MotoGP: 2016 Round 06 - Gran Premio d'Italia TIM (SPOILERS) - Sportbike Forums : Sportbikes Motorcycle Racing Forum
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post #1 of 4 (permalink) Old 05-17-2016, 08:15 AM Thread Starter
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MotoGP: 2016 Round 06 - Gran Premio d'Italia TIM (SPOILERS)

Circuit Information

LENGTH: 5.2 km / 3.26 miles
CORNERS: 6 left - 9 right
WIDTH: 14 m. / 45.93 ft.
LONGEST STRAIGHT: 1141 m. / 3743.44 ft.
Laps: 23
2/3 of laps: -
Total distance: 120.6 km / 75.0 miles

Weather courtesy of

[tr][td]THIS WEEKEND, 05/20[/td][/tr]
[tr][td]FRI May 20[/td][td]64°F / 54°F[/td][td]Thunderstorms[/td][td]80%[/td][td]N 10 mph[/td][td]84%[/td][/tr]
[tr][td]SAT May 21[/td][td]71° / 56°[/td][td]Sunny[/td][td]20%[/td][td]ENE 7 mph[/td][td]72%[/td][/tr]
[tr][td]SUN May 22[/td][td]72° / 55°[/td][td]Partly Cloudy[/td][td]10%[/td][td]SSW 12 mph[/td][td]69%[/td][/tr]

In Memorium

Almost ten years ago, I wrote my first pre-race report as a way to escape the constant arguments over the same two riders and the same handful of encounters. Those initial posts were me taking my own advice that I would later give someone who complained about them - if you don't like the conversation, then change it. When it became obvious that my efforts were not only appreciated but anticipated, I took steps to formalize the format and delivery so that the overall concept evolved into... well this. The first true pre-race report that I consider myself to have written came on August 11, 2011. Titled "Bleeding on the Edge", it featured the flowing lines of the 2008 MotoCzysz C1 prototype motorcycle.

This past week, architect, rider, racer and visionary Michael Czysz passed away after a long and private battle with cancer. While he did not live to see the C1 compete, his shift in focus to the world of E-bikes led to the kind of innovation, achievements and race victories that anyone could be proud of. The event of his passing gave me the opportunity to reflect on some of the design and writings that originated from the MotoCzysz garage, and to evaluate some of the discussion current in MotoGP through a different lens than many.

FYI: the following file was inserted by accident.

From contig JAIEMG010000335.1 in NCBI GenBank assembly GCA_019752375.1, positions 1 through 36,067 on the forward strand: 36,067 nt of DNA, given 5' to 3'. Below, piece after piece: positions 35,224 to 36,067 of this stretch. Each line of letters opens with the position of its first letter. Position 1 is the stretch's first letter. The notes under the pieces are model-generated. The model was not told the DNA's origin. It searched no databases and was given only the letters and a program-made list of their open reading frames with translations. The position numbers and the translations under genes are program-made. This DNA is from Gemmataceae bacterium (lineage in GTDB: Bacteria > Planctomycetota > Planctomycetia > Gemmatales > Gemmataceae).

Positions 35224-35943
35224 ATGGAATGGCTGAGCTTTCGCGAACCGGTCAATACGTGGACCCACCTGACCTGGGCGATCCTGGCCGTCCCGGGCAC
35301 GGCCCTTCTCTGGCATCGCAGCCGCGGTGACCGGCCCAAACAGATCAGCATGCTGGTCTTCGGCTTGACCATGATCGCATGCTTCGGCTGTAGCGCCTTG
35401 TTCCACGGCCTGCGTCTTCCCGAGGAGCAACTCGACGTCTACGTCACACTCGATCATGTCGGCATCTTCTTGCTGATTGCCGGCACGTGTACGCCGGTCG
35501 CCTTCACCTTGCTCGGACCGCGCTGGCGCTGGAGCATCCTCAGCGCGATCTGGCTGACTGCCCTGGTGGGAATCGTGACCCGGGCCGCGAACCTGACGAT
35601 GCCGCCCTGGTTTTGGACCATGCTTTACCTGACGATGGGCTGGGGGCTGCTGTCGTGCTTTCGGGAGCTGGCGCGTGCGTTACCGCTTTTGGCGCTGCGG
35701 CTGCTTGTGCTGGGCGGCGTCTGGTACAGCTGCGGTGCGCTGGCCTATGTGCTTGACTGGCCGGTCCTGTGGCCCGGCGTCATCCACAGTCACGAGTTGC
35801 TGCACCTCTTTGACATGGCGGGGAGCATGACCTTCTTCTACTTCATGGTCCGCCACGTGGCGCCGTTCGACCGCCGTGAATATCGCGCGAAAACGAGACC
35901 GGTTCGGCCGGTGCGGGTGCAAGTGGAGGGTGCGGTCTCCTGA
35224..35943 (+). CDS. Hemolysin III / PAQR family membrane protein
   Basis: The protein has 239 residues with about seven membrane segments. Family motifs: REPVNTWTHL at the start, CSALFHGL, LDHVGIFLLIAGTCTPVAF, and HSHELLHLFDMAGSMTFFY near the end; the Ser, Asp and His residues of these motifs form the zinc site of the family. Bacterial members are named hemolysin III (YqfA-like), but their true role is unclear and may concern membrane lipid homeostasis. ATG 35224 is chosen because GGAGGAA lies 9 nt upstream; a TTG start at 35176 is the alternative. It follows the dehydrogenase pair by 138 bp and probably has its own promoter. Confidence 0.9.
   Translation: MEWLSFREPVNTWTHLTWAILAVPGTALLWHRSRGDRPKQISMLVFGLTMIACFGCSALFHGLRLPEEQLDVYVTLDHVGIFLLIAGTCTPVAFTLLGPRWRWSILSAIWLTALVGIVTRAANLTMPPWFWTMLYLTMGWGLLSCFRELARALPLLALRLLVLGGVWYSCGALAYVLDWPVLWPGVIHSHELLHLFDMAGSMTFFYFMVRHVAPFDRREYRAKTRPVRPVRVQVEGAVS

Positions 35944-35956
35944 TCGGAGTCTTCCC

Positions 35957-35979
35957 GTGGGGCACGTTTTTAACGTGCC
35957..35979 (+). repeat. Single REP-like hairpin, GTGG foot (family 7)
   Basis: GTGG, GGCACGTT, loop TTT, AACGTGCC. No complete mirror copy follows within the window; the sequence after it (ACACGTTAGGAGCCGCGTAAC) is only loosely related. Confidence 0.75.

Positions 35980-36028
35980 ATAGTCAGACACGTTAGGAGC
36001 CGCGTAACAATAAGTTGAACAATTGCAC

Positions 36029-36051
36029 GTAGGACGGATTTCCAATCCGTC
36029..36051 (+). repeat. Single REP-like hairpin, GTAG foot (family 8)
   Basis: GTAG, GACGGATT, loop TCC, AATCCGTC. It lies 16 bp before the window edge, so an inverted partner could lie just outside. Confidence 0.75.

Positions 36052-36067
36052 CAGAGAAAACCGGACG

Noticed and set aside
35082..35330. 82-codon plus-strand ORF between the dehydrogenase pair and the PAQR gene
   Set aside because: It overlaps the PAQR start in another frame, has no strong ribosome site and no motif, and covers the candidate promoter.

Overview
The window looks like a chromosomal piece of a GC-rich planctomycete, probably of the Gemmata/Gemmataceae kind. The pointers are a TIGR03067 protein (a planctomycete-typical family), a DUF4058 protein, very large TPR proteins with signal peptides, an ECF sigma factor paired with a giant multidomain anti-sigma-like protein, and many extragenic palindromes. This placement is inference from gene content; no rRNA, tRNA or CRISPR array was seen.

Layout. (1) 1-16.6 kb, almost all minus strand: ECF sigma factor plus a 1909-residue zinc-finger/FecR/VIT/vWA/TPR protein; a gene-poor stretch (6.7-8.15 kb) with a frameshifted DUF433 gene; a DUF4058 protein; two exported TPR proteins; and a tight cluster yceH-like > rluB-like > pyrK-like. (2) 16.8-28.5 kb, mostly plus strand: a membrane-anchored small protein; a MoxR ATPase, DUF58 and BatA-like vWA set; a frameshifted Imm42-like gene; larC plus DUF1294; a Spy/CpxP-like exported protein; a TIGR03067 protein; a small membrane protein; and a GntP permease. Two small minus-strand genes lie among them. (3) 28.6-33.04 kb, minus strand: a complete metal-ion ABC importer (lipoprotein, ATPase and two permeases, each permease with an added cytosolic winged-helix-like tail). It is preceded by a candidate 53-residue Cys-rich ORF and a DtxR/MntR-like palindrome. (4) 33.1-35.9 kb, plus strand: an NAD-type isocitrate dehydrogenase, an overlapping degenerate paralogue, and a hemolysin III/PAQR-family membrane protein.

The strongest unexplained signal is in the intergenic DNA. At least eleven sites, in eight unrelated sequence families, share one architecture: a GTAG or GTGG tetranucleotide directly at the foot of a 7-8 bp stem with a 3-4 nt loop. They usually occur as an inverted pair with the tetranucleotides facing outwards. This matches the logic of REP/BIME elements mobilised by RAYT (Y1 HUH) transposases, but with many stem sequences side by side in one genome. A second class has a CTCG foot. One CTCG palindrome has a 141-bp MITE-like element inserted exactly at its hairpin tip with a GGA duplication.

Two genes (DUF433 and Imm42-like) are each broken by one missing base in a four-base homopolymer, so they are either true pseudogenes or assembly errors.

One of the criticisms that were leveraged against Czysz during the inception of the C1 was that some of his concepts were so far off from what the larger manufacturers were doing. There is a solid school of thought that says that if the big players aren't doing something, then it probably isn't worth doing and is a waste of time. I cannot help but think that Michael Czysz has been laughing these past two years at the events in MotoGP.

In a blog post about aerodynamics posted on the MotoCzysz site Michael wrote:

Ugly Aerodynamics

What is needed to create an aerodynamic motorcycle is in direct contrast with the current fashion trend of motorcycle design. Think less RC8/RSV4R tail and more… well every bad “futuristic” concept bike you saw in the 80′s tail.

Beauty is more than skin deep

The original design for the C1 had a ducted radiator system, though very difficult to implement in the constraints of an ICE motorcycle. I have always believed this was a worthwhile pursuit. The 012E1pc takes this concept to another level with body panels that ram air and vacuum assist the entire cooling process. MotoCzysz has spent as much effort on how the air flows thru the bike as around, the result is a cooling system that looks more like an intercooler from the space shuttle than for a motorcycle.
True to his words, if you look at pictures of the C1 there are subtle creases and structures all over the bike that direct air into the large side channels. However, more to the point of current GP discussion, is the title picture of this post. There, on a electronic bike from a "garage" outfit, are the very structures that are currently causing such an uproar in the class of the racing elite. "Strakes", "winglets", "spoilers".... call them what you want, but Michael Czysz not only implemented the concept - and successfully - but proved that they can be so much more than what many people see. While the strakes in GP appear to be gory, tacked on afterthoughts of design - which, to be fair, they probably are - the E1PC shows that if given a bit of thought they can not only be elegant, but also incorporated into the fairing and be no more a danger than any other aspect.

Ride In Peace Miachel, and godspeed.

The Ducati Conundrum Resolved

After months of hype and innuendo, the Ducati factory (responsible for the current trend of strakes that has swept the paddock) announced that Jorge Lorenzo would be jumping ship from the successful Yamaha team to ride in red for 2017. Astute viewers would have noted that Lorenzo was the first Yamaha rider to adopt using strakes, and it could be suggested that he did this in preparation to better understand the riding characteristics that the aerodynamic devices impart before leaving. This news threw the entire silly season into a spin, as it opened several intriguing possibilities for rider moves. Nobody would be surprised to be told than Andrea is remaining at Ducati - there are two of them after all. Ducati has now confirmed that Dovizioso will be the one to stay. Iannone is believed to be in line for one of the other seats that will be vacated as other riders move around.